It seems that the Hungarian new-home market won’t be excitement-free in the coming years either. Why? Because after the government raised the housing tax on the sale of new residential properties from 5 to 27 percent at the end of 2019, from January 2021, the 5 percent VAT will return. In addition, if you’re buying a property by using CSOK (the government’s home buying subsidy scheme) even this 5 percent can be reclaimed. The purpose of this provision is clearly to increase investment in construction, but it raises questions how the constant changes of legislation will affect the real estate market.
Decline on the market
The decision was certainly based on the fact that since the return of the 27 percent housing tax, the number of registered building permits has decreased significantly. In the first half of this year, this number was 32 percent less than in the first half of 2019 on average. The number of apartments to be built fell by 21 percent in Budapest and by 51 percent in other large cities, which is a clear sign that urgent changes are need in the building industry. As the situation is unlikely to improve by the end of this year, the government has decided that they will bring back the 5 percent housing tax from 1 January 2021 until 31 December 2022, as part of an economic stimulus plan aimed at containing the fallout from the coronavirus crisis.
It’s hard without stability
On one hand, the return of state housing subsidies is welcomed, but on the other hand, it creates a great deal of uncertainty and raises many new questions. The domestic new-home market has been waiting for a calm, predictable and risk-free period since the crisis of 2008, as stability is essential for development and technological advancement. This would be in the interest not only of the real estate developers, but also of all market participants, therefore, the buyers as well. However, this change would require a degree of technological and organizational development in the construction market that would require planning 10-20 years in advance. But until government decision completely reorganize the market in every 2-4 years, only short-term players can prevail. Unless this is prevented, the price/value ratio of real estates will not improve significantly. All in all, a 5 percent VAT rate will surely have a positive effect on the new-home market in the short term, but it won’t help long-term planning at all.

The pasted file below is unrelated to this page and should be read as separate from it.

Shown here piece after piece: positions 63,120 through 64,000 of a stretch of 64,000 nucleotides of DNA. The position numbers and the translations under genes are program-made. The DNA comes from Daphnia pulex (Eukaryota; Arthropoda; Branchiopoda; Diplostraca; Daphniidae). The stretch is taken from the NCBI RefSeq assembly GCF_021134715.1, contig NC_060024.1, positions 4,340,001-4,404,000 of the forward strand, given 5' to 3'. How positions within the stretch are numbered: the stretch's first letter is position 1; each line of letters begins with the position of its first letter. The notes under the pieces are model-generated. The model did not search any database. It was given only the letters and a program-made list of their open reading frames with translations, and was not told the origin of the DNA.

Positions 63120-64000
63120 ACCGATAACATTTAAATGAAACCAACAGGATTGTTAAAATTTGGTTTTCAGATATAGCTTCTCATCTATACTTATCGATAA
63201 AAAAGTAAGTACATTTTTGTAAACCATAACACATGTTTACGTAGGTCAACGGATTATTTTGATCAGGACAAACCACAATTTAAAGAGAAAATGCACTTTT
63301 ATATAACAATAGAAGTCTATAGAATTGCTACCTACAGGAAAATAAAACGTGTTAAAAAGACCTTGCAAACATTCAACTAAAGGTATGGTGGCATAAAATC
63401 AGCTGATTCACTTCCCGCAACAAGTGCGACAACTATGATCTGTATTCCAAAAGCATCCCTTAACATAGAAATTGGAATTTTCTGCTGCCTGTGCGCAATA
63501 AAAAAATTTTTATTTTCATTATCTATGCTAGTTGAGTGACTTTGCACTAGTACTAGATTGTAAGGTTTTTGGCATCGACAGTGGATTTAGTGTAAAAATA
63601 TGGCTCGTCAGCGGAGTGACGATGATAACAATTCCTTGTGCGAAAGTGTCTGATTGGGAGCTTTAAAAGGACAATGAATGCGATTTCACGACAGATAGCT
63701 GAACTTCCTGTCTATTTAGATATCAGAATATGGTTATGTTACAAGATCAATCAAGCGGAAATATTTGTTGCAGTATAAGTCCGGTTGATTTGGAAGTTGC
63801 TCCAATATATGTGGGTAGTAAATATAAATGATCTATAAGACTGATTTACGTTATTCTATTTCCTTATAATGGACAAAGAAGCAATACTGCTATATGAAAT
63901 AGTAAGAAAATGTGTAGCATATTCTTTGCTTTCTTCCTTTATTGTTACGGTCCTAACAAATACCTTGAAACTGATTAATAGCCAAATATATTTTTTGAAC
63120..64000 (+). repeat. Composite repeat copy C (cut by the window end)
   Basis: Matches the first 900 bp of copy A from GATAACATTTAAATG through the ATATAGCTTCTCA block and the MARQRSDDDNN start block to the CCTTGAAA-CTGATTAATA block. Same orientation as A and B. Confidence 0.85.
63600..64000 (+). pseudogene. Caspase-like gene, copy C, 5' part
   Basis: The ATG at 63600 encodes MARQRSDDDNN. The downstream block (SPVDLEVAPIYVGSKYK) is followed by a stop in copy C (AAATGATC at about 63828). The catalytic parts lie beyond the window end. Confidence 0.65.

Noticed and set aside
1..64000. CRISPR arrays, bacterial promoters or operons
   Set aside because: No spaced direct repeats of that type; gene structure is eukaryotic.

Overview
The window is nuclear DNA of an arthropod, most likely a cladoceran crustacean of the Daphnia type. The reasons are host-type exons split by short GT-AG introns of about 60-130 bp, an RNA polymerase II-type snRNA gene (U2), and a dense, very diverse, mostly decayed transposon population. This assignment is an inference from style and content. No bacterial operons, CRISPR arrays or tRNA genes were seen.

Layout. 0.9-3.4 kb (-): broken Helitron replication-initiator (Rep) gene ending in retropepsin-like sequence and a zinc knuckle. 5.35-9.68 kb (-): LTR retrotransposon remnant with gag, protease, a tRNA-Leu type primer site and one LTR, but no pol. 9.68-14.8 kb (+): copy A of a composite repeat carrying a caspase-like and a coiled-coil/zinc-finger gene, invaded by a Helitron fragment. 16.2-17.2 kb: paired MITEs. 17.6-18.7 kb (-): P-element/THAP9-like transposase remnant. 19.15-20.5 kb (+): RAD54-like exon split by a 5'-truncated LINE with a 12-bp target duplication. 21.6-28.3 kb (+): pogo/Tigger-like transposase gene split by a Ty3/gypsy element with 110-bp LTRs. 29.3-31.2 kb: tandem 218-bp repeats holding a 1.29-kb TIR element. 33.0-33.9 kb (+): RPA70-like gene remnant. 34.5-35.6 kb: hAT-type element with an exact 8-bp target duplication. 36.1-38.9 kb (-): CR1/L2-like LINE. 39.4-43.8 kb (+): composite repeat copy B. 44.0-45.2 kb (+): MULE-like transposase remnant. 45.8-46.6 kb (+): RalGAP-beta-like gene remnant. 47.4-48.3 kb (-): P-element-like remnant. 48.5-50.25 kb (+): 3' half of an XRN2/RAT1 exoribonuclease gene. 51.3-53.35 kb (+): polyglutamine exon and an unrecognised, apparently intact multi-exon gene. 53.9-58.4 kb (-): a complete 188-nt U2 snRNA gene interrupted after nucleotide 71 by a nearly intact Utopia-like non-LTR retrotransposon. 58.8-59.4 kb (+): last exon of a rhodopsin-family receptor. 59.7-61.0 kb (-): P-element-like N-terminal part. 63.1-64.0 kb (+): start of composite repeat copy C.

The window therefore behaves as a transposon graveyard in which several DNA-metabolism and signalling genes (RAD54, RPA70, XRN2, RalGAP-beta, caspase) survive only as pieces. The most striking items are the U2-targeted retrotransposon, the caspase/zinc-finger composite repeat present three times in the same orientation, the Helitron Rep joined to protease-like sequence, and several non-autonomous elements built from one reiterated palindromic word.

Still too many questions
The exact details aren’t known yet, so it’s not entirely clear which properties and projects are subject exactly to the 5 percent VAT rate in the period 2021-2022. In the best case scenario, it applies for those who receive a building permit by 31 December 2022, as there’s time to submit tens of thousands plans by then. One less fortunate scenario is if the property has to have an occupancy permit by then, which means a ready-to-hand-over building. And we all know that no large investment can be can be done in 2 years.
Clearly the question might arise in you too: how will this affect the housing prices? Will the apartment that is sold today for a net HUF 100 million in a 27 percent project, so gross 127 million, remain the same net 100 million for tomorrow with 5 percent VAT and will eventually cost the buyer a gross 105 million, or is it announced that "now only 115 instead of 127 million"?
However, the prices of the real estate market depend on several other factors as well. For example, how Airbnb owners will react to the changed situation due to the coronavirus? Are they going to sell their properties, leading to mass liquidation and falling prices? Compared to the lower purchase prices from years ago, will the current yield still be sufficient? In the case of funded properties, how many can wait until the end of this transition period? Will the decline in tenant yields discourage investors from buying? It’s important as this could also lead to a decrease in demand and prices. Unfortunately, due to the complexity of the market, we can’t provide specific answers to these questions yet, but it’s best to keep an eye on the changes.
The certain future
For the next two years, it will surely be worth buying a newly built property, especially if we consider the 5 percent housing VAT that can be reclaimed on both new and second-hand properties purchased through CSOK. So, if you’re planning something like that, it’s time to start looking. Take a look at our offers, where you will find many newly built luxury properties for sale!
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